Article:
Fifthly, if his analysis does not yield the information that is needed in the appraisal of records, the archivist should seek the help of experts. Obviously an archivist cannot be expected to know the research needs of all scholarly disciplines. Occasionally he will be called on to evaluate records that involve a knowledge beyond his sphere. In evaluating records needed for disciplines in which he is not trained he should, if necessary, seek the help of specialists in those disciplines. If the archival institution is a very large one, a number of subject-matter specialists are likely to be found on its staff whose special competencies can be brought to bear on the evaluation of special groups of modern public records. If the institution is small, the number of staff subject-matter specialists will be limited, and the need for outside help will be greater. In the National Archives a panel of experts was used to help evaluate the records of the General Accounting Office, an agency of the legislative branch of the Government that audits the fiscal operations of agencies of the executive branch. (Footnote 15). The records offered by this office spanned the years 1776-1900 and comprised over 65,000 cubic feet. They obviously had very little value for the evidence they contained of organization and function; but since they covered the whole of the national history of the United States, they were likely to contain incidental or accidental information on important historical, economic, and social phenomena. Appraisal of these records was an onerous task that could not very well be accomplished by any one person, no matter how comprehensive his knowledge of research resources and research needs might be. After the records were reviewed by various subject-matter specialists on the stall of the National Archives, therefore, help was obtained from specialists in the fields of military history, western history, and public administration.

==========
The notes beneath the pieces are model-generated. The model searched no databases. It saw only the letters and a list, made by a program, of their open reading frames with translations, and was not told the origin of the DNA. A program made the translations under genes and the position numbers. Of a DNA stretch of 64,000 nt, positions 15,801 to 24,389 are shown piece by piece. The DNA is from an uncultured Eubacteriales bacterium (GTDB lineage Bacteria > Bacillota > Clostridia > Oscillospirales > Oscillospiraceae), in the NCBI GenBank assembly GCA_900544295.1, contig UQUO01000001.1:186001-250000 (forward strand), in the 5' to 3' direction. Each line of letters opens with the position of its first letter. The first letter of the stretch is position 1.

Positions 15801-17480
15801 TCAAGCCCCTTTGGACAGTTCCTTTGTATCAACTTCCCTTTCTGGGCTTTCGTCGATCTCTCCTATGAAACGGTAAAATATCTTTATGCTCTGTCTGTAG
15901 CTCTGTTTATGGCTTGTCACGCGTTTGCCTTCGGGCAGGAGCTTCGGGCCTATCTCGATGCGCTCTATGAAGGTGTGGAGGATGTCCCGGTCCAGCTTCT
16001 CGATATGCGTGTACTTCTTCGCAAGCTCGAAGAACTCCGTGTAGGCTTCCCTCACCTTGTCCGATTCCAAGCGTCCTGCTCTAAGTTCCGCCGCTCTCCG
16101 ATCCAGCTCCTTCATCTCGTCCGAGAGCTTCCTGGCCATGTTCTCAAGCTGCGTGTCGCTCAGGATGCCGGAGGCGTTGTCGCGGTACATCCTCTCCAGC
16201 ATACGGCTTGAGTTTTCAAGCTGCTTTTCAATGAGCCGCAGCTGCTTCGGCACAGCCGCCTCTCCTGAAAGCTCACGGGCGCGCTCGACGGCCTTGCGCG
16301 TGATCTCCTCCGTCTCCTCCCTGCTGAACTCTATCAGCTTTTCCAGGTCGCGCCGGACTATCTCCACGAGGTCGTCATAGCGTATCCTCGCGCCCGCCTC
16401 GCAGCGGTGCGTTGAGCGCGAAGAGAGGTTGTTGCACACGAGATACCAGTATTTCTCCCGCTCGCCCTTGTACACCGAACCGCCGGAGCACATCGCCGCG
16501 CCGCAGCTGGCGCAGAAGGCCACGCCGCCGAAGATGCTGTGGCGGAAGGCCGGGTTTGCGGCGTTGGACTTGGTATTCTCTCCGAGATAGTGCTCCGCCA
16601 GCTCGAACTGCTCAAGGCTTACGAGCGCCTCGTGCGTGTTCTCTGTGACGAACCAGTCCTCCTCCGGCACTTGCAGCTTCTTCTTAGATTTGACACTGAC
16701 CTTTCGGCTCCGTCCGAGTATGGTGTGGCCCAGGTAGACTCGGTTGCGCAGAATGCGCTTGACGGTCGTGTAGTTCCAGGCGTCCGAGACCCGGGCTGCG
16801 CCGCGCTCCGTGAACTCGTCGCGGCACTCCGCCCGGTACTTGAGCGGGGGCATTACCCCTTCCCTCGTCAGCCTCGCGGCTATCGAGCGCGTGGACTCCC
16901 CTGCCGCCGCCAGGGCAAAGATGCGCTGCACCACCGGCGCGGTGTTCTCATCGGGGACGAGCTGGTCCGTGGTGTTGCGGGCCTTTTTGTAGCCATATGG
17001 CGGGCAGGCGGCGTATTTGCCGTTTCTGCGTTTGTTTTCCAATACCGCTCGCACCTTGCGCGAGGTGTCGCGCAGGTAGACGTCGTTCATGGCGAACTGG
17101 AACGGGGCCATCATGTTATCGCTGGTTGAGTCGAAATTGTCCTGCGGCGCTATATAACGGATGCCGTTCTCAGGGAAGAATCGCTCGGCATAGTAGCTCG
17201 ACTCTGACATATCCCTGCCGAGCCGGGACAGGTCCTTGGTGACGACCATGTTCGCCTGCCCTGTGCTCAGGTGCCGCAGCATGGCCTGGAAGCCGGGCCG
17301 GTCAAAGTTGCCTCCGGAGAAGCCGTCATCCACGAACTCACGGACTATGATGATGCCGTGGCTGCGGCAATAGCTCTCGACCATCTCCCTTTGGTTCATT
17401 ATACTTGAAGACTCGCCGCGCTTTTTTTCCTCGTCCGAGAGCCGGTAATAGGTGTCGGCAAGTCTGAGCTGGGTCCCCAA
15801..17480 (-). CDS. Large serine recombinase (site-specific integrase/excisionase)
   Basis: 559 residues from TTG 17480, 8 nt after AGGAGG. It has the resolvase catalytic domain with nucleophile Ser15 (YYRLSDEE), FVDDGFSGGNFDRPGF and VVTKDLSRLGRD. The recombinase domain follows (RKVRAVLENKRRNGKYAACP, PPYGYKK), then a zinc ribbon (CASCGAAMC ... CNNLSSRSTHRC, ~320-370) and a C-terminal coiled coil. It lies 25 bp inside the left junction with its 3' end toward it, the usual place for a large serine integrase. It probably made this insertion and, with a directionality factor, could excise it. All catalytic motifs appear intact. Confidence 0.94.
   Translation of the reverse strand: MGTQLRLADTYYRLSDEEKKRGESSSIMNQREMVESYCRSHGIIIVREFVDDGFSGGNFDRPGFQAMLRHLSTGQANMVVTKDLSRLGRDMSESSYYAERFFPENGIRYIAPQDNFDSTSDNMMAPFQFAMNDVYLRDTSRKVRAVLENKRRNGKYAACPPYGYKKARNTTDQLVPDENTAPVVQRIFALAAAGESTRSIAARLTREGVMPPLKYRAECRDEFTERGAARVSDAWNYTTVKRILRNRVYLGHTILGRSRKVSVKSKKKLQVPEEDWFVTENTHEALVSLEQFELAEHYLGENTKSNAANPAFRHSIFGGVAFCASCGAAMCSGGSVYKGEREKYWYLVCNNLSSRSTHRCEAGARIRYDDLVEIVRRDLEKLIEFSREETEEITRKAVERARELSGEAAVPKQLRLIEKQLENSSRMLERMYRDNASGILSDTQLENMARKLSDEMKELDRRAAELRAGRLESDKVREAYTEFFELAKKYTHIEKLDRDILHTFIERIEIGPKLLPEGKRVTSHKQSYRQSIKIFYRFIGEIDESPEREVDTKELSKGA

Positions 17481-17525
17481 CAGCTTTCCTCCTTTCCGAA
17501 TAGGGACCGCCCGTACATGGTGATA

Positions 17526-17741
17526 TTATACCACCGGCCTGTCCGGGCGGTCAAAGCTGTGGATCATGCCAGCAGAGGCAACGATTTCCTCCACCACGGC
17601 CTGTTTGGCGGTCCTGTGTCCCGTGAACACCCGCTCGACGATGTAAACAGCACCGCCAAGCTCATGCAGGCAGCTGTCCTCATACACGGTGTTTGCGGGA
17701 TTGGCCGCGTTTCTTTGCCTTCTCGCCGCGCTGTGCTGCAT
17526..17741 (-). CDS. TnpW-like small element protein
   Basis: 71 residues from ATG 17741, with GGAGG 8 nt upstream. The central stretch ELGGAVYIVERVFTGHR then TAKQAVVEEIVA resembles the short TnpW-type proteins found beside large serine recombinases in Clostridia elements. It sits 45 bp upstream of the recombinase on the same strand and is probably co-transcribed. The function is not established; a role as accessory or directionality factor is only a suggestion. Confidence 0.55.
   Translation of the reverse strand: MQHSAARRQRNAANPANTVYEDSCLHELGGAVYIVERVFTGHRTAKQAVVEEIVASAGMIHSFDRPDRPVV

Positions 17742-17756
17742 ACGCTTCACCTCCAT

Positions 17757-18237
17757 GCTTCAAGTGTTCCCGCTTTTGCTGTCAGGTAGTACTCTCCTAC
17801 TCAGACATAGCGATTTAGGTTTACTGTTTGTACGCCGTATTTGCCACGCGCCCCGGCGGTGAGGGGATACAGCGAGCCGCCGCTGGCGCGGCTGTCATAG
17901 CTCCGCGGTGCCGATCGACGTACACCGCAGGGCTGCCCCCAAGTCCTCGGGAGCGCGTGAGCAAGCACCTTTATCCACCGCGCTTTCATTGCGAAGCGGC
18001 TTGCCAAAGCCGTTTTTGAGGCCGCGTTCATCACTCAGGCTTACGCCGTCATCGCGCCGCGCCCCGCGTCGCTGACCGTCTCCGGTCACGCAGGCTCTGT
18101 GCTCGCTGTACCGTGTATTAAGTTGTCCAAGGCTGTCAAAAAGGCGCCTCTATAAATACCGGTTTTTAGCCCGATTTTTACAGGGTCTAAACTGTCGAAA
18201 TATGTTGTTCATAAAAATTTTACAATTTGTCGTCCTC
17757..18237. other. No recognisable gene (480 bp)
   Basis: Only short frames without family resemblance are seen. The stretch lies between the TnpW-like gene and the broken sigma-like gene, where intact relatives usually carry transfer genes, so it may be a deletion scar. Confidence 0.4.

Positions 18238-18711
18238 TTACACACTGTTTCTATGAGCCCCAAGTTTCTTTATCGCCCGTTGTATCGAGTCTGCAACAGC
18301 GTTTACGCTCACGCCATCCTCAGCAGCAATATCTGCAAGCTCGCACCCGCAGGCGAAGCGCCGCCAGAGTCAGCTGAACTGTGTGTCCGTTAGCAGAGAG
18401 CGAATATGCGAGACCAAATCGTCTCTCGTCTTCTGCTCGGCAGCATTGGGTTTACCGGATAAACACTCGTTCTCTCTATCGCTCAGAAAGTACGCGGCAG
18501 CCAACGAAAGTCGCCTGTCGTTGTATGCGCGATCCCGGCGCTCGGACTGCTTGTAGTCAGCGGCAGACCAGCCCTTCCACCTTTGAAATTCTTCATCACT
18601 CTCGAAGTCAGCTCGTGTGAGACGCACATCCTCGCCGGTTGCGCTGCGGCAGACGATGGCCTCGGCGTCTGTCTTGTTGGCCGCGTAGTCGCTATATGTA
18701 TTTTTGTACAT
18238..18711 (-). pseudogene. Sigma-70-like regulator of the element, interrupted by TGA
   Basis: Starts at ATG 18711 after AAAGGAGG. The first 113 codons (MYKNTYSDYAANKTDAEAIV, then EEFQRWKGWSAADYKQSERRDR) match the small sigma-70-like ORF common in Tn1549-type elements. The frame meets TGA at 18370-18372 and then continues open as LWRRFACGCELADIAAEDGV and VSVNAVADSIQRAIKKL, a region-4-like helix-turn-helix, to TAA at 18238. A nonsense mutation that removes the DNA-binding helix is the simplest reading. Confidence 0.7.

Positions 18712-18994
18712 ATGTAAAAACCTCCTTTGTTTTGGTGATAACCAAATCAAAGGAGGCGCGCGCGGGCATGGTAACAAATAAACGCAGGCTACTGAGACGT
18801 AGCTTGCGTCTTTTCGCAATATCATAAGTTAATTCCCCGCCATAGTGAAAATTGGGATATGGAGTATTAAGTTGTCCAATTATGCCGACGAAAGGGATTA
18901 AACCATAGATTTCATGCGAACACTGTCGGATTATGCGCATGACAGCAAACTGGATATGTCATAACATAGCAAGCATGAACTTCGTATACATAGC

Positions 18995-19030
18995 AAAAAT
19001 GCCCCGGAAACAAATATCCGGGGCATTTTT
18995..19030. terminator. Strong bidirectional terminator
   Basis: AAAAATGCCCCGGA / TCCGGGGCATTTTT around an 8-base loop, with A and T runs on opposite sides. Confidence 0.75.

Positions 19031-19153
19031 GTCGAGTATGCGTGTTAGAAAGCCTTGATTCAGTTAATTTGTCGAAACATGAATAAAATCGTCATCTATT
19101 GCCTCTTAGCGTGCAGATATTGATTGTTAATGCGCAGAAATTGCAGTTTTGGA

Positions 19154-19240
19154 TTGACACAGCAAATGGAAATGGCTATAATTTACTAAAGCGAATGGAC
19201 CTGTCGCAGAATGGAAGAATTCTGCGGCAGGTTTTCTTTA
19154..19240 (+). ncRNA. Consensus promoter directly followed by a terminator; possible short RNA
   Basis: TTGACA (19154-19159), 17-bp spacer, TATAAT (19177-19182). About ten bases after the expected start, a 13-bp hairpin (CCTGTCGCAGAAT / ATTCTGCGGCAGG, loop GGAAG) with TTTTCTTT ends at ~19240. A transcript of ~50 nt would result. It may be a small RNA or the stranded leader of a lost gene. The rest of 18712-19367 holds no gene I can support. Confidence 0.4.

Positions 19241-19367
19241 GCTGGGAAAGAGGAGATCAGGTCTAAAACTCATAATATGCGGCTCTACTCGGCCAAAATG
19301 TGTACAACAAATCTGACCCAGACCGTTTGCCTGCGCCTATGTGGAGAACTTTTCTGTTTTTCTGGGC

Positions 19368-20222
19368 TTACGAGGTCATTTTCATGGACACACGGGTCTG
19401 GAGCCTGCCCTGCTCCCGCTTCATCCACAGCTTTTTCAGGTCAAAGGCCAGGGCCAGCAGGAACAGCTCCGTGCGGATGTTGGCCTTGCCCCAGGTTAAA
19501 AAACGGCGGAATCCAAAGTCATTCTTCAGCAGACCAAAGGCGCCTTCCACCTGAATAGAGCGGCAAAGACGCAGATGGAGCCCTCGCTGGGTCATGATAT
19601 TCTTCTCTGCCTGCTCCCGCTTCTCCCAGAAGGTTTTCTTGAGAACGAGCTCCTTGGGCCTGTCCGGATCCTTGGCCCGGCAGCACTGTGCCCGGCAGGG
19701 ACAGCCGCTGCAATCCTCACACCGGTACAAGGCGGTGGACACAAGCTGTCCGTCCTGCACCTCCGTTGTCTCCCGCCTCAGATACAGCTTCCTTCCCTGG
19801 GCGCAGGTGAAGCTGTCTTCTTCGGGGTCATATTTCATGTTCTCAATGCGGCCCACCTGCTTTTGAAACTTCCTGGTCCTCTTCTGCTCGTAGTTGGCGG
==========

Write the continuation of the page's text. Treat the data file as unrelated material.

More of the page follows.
Sixthly, before seeking the help of experts the archivist should do the basic analytical work that is preliminary to the appraisal of records. He should first accumulate the data about the records in question that are essential in determining the uniqueness and form of the information contained in them. He should describe the various series to be appraised, indicating their form and volume, the types of information available in them, their relation to other groups or series that contain similar information, their relation to published sources, and the like, in order that the scholars consulted may more quickly get at the business of determining which particular series or groups contain information valuable for investigations of various matters and which contain this information in the most usable and condensed form.
Seventhly, while exploring the interest of scholars in particular groups of records, the archivist should assume the role of moderator. An archivist dealing with modern records realizes that not all of them can be preserved, that some of them have to be destroyed, and that, in fact, a discriminating destruction of a portion of them is a service to scholarship. He is therefore inclined to agree with the observation that "too great an abstraction" in the appraisal of records "is an evil," for he knows that any scholar with a little intellectual ingenuity can find a plausible justification for keeping almost every record that was ever produced. In evaluating certain of the large series of records that are useful for social and economic studies, therefore, he must take into account the practical difficulties in the way of their preservation and bring these to the attention of the scholars who are interested in preserving them. He must show that a careful selection of the documentation produced by a modern government is necessary if he is not to glut his stacks with insignificant materials that will literally submerge those that are valuable. He must call attention to the fact that a government has only a limited amount of funds for the preservation of its documentary resources and that these funds must be applied judiciously for the preservation of the most important of these resources.